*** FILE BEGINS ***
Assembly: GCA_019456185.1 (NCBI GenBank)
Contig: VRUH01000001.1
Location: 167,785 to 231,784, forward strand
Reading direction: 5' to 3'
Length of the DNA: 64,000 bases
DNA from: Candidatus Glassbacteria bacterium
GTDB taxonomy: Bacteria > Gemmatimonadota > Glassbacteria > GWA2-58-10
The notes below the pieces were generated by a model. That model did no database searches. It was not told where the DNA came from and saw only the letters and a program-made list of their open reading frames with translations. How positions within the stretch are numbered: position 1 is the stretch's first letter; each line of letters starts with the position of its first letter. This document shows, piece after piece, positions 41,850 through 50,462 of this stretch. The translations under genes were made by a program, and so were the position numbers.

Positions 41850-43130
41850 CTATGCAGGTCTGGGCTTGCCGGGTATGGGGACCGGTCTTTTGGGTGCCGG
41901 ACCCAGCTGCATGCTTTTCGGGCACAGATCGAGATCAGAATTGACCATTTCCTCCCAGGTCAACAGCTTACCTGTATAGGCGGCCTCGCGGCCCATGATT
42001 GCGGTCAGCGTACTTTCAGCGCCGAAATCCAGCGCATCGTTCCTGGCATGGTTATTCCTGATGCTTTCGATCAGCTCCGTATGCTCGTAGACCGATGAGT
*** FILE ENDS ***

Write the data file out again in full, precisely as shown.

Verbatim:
Assembly: GCA_019456185.1 (NCBI GenBank)
Contig: VRUH01000001.1
Location: 167,785 to 231,784, forward strand
Reading direction: 5' to 3'
Length of the DNA: 64,000 bases
DNA from: Candidatus Glassbacteria bacterium
GTDB taxonomy: Bacteria > Gemmatimonadota > Glassbacteria > GWA2-58-10
The notes below the pieces were generated by a model. That model did no database searches. It was not told where the DNA came from and saw only the letters and a program-made list of their open reading frames with translations. How positions within the stretch are numbered: position 1 is the stretch's first letter; each line of letters starts with the position of its first letter. This document shows, piece after piece, positions 41,850 through 50,462 of this stretch. The translations under genes were made by a program, and so were the position numbers.

Positions 41850-43130
41850 CTATGCAGGTCTGGGCTTGCCGGGTATGGGGACCGGTCTTTTGGGTGCCGG
41901 ACCCAGCTGCATGCTTTTCGGGCACAGATCGAGATCAGAATTGACCATTTCCTCCCAGGTCAACAGCTTACCTGTATAGGCGGCCTCGCGGCCCATGATT
42001 GCGGTCAGCGTACTTTCAGCGCCGAAATCCAGCGCATCGTTCCTGGCATGGTTATTCCTGATGCTTTCGATCAGCTCCGTATGCTCGTAGACCGATGAGT